William Andrew Dillard
“I think I know what you mean, but that is not what you said.” So goes the common misspeaking, or misunderstanding of daily communications. Using the right term is important, especially in matters of the Word. One such instance is the oft-confusing of “spirit” and “soul.” But, for present consideration are the Greek terms “GE” (earth) and “COSMOS” (world) as translated in the Bible.
The term “Ge” is very different in both appearance and meaning from “Cosmos.” Yet, no small number of folks continue to use the terms interchangeably. This leads to misunderstandings and too bad theology.
In the Bible, the word “world” is most often used as the translation of “cosmos.” This is proper, and when reference is made to the planet on which we live, the Greek term from which the reference is translated will be “Ge.” The ancient Greek word “cosmos” references a working system designed to produce predictable results. Hence the universe of planetary bodies is referred to as the cosmos as it is a definite, predictable working pattern. The order of the world of men is a cosmos because it is framed in the predictable order of sin and death. A clock is a cosmos since it is a working system designed to produce predictable results. Additionally, they call that stuff women use to make themselves pretty “cosmetics.” That, too, is from the cosmos because it transforms a female from an ordinary human being to a predictable system designed to attract the opposite sex. In summation: “world” is from “Cosmos.” It designates a system. It is not a designation of the planet earth.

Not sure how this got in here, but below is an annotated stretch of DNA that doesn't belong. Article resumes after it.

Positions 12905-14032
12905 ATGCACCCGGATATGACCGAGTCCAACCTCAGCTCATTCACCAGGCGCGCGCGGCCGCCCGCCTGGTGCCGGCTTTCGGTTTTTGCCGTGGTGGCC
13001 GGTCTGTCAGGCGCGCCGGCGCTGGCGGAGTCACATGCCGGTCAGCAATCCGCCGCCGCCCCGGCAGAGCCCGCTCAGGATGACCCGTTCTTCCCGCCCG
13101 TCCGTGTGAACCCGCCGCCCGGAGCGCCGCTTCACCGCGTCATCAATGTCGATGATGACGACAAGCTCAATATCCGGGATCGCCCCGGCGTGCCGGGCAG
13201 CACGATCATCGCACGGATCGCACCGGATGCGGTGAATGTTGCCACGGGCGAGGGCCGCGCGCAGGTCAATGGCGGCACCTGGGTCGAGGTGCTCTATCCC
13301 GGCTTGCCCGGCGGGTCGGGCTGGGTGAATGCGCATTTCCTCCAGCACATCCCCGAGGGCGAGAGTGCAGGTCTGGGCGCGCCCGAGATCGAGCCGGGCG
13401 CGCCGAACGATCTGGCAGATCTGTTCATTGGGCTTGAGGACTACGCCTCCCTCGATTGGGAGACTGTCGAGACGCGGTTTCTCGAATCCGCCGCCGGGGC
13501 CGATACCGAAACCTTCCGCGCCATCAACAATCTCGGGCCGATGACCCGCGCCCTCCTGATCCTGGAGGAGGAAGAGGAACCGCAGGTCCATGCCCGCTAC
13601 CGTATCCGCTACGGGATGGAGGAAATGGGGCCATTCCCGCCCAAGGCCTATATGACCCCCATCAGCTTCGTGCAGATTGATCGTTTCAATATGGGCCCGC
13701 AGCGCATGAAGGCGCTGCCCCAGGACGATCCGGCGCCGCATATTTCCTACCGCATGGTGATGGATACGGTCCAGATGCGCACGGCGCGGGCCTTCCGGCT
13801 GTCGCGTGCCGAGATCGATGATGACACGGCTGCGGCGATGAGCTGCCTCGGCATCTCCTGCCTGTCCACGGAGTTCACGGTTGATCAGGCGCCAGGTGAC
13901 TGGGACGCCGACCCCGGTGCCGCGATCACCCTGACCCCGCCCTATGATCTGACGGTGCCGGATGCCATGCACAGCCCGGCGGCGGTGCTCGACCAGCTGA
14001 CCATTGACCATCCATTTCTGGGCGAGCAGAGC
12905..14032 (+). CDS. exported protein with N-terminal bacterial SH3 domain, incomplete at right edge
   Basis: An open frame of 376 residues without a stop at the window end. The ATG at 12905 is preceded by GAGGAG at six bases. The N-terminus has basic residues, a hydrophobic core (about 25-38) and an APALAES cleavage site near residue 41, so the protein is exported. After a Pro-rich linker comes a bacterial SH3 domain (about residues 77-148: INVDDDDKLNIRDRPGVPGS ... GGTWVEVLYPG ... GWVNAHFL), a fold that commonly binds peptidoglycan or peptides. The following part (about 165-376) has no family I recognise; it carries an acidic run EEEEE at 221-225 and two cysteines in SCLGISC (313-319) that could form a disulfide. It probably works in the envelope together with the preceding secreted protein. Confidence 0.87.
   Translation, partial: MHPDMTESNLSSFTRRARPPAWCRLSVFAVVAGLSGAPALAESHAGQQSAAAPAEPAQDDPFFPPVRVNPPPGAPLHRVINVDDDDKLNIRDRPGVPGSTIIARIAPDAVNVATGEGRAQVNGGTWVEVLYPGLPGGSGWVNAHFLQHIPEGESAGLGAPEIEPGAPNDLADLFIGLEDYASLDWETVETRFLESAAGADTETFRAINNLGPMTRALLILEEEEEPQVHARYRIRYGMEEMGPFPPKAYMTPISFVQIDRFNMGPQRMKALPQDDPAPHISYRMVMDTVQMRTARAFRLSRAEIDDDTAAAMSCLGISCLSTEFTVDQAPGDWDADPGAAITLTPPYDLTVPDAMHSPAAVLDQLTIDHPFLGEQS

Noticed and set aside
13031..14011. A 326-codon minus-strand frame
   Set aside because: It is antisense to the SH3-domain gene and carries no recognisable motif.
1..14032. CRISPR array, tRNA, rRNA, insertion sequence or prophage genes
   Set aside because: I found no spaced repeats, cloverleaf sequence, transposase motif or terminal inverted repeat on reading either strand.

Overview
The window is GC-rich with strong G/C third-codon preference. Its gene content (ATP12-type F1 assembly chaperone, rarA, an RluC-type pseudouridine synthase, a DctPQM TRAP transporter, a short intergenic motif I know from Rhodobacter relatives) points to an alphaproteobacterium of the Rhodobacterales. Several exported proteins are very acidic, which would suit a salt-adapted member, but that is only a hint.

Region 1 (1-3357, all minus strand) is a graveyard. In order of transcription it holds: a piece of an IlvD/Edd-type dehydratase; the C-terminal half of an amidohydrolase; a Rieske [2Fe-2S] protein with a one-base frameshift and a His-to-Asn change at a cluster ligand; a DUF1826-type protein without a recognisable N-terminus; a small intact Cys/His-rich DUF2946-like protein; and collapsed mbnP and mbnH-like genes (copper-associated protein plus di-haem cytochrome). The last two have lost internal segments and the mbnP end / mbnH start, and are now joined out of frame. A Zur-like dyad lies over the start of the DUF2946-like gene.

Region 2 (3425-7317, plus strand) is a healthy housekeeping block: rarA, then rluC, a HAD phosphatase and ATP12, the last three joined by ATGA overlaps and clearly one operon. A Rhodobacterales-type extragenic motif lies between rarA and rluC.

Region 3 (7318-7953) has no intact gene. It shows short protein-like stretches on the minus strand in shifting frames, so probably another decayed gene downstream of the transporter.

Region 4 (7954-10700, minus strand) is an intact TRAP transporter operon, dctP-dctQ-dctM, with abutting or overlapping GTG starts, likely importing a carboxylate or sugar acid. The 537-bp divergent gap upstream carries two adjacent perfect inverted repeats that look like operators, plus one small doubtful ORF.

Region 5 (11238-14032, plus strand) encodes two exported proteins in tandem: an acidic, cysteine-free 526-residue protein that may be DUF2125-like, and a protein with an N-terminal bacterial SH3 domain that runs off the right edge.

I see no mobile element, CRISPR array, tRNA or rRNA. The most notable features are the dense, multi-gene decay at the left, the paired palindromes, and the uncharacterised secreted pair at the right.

Of course, there is a term designating the planet. It is (as mentioned) “Ge.” Furthermore, that root word in its expansion gives us such words as “geology, geography, geometry, geophysics, Georgia,” etc., all having to do with the physiology of the planet.
Being discriminatory with words goes a long way toward eliminating the confusion of ideas. It helps the speaker to think more precisely, and the audience to infer more properly what exactly has been implied, connoted, or denoted. Most all of us would profit from a review of etymology ( a study of root words, prefixes and suffixes). It would most likely stoke our love for our mother tongue as well as open pleasurable avenues of ideas not previously, personally known.
Upon hearing this detailed explanation a student was asked, “Now do you understand the difference between “earth” and “world?” to this he replied, “Gee!” Oh, NO!!

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